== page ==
Unfortunately, the initial configuration of the options isn’t the only problem with our radio icon implementation: Acorn kindly left another trap for the unwary, which we need to resolve.

So long as we use Select to click on the radio icons, there’s no problem: click on an icon that isn’t selected and it becomes selected; click again and it stays selected. What if we use Adjust, though? In this case, clicking on an unselected icon still works as expected, but clicking on the selected one deselects it – leaving the set of icons in an ambiguous state.

There is, a little surprisingly, no way to fix this within the Wimp. Allowing all of the options to be turned off could be valid on some cases, but when it isn’t, the Wimp leaves it up to the developer to enforce the rule.

Fortunately there’s a fairly simple fix: in the win_mouse_click() event handler, we can use Wimp_SetIconState to force the radio icon to be selected if it was clicked on with Adjust as seen in Listing 20.3.

if ((pointer->buttons == wimp_CLICK_ADJUST) && (option > 0))
        wimp_set_icon_state(win_handle, pointer->i, wimp_ICON_SELECTED, wimp_ICON_SELECTED);

Listing 20.3: Catching Adjust clicks on the radio icons

We’re checking that the mouse button was indeed Adjust, and also that the click was on one of the radio icons (if option has been set to a value greater than zero), to make sure that we don’t inadvertantly try to set the state of another icon in the window at some stage in the future. The changes can be found in Download 20.2.

Download 20.2
The source code and files in this example are licenced under the EUPL v1.1.

Whilst we’re on the subject of Adjust clicks on radio icons, there’s one more piece of Wimp functionality to mention. In amongst the icon flags is one that we haven’t yet covered:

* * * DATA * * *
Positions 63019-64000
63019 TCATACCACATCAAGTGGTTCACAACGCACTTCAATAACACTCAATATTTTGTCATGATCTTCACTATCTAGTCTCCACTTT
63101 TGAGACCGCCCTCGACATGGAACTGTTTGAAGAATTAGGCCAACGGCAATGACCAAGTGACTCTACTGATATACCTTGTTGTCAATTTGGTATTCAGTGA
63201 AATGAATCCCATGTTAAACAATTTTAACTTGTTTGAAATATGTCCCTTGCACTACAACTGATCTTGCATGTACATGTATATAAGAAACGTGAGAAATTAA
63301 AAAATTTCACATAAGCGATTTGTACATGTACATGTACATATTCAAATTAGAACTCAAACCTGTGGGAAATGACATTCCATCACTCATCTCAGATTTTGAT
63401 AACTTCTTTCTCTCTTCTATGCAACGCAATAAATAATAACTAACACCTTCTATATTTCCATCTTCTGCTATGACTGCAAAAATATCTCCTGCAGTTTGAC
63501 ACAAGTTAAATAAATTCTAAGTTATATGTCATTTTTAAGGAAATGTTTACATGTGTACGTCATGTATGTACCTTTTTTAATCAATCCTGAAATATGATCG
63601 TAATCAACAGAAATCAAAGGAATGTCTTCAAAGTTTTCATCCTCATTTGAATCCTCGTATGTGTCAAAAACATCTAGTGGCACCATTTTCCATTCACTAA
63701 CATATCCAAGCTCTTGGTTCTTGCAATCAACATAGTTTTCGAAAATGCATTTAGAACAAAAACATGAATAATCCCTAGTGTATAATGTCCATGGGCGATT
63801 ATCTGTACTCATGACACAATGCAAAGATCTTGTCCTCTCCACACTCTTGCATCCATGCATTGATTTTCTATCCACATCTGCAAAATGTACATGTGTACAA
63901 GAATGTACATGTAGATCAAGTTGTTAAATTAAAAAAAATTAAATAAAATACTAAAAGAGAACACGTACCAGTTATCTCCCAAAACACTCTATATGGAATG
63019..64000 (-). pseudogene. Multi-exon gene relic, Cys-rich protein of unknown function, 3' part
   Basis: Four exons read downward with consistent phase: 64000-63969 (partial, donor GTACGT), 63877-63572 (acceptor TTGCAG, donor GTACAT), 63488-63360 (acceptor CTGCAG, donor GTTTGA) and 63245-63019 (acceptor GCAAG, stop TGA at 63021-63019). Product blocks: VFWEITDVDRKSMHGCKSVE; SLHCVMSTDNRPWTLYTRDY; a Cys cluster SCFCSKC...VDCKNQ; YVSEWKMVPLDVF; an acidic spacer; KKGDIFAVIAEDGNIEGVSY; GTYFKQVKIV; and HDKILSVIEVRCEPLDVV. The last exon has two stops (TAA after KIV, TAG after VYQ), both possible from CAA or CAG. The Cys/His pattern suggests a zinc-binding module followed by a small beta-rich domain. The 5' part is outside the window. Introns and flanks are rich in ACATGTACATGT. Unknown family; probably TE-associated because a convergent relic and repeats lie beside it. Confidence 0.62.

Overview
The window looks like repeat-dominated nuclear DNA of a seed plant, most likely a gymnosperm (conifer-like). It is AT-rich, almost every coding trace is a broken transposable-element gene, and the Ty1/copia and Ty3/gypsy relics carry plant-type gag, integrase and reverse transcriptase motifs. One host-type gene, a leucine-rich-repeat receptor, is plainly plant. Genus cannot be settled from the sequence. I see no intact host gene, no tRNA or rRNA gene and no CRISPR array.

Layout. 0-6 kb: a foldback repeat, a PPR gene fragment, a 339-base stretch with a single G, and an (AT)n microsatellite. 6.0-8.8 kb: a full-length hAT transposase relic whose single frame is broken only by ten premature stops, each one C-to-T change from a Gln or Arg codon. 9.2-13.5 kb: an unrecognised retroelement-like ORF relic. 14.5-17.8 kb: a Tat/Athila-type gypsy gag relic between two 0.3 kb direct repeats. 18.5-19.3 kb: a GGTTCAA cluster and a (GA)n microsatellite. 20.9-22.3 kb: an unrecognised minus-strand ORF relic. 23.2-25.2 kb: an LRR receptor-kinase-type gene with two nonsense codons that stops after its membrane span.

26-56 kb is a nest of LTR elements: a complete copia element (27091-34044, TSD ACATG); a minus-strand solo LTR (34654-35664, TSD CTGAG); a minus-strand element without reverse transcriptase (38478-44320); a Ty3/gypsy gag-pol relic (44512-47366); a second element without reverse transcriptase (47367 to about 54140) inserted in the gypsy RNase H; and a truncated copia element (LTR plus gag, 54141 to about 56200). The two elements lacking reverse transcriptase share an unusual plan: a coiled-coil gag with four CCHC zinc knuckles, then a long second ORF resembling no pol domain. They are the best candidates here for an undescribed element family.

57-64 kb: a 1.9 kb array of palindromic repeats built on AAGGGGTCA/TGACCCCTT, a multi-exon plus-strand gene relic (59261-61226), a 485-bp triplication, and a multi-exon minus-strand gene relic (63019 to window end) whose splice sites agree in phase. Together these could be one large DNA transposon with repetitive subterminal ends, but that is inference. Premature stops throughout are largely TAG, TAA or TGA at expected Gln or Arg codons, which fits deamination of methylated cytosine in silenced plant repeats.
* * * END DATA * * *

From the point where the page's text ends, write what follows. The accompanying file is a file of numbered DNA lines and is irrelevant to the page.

#define wimp_ICON_ALLOW_ADJUST  ((wimp_icon_flags) 0x400u)

If this is set for an icon within an ESG, clicking with Adjust on it will not deselect any other icons within the group which are currently selected – allowing multiple options to be selected at once.

It’s easy to experiment with this by editing the window templates: in WinEd, the required option is called Allow adjust. For completeness, the change can be found in Download 20.3, although it is only the !ExamplApp.Templates file which has changed from Download 20.2.

Download 20.3
The source code and files in this example are licenced under the EUPL v1.1.

Icon-level event handlers

One potential problem with the fix for Adjust clicks that we implemented in the previous section is that it requires us to have a Mouse_Click event handler in place. Whilst we do have one for our window, this might not always be the case and, unless a change in state should trigger another action (such as a display update, or shading part of a dialogue box), it could be better to leave the Wimp to handle the user interaction with the icons until we are ready to read the settings back. Additionally, whilst simple, the code would have to be duplicated every single time we use radio icons in a window.

To improve things, we can make use of a feature of SFLib’s event library which we have so far not mentioned. The win_mouse_click() event handler that we have created is in fact a window-level event handler, and before it is called, the event dispatcher will look for any icon-level event handlers which are registered for the target window and icon.

Unlike window-level handlers, these icon-level siblings report back whether or not they consider that they have completely handled an event. If they think that they have, then the dispatcher stops and reports success back to the caller of event_process_event(). If not, any other icon-level handlers that are registered for the icon in question will be tried, before the event is passed on to a window-level handler if one is registered. Figure 20.1 shows the process graphically.

Figure 20.1: The full process for handing Mouse Click events

Whilst they can be useful for general clicks in windows where there is only a single button, icon level handlers are intended for managing window components like bump icons and pop-up menus which we will meet later on. Another use is processing Adjust clicks on radio icons, and we can register the three icons using the event_add_window_icon_radio() function, which is defined as follows:

osbool event_add_window_icon_radio(
        wimp_w w,
        wimp_i i,
        osbool complete 
);

The window and icon handles are what we would expect, and identify the icon to be looked after. The complete parameter controls whether or not the radio icon handler will report the handling of the event to be complete, which as described above will determine whether the event gets passed on to any other event handlers.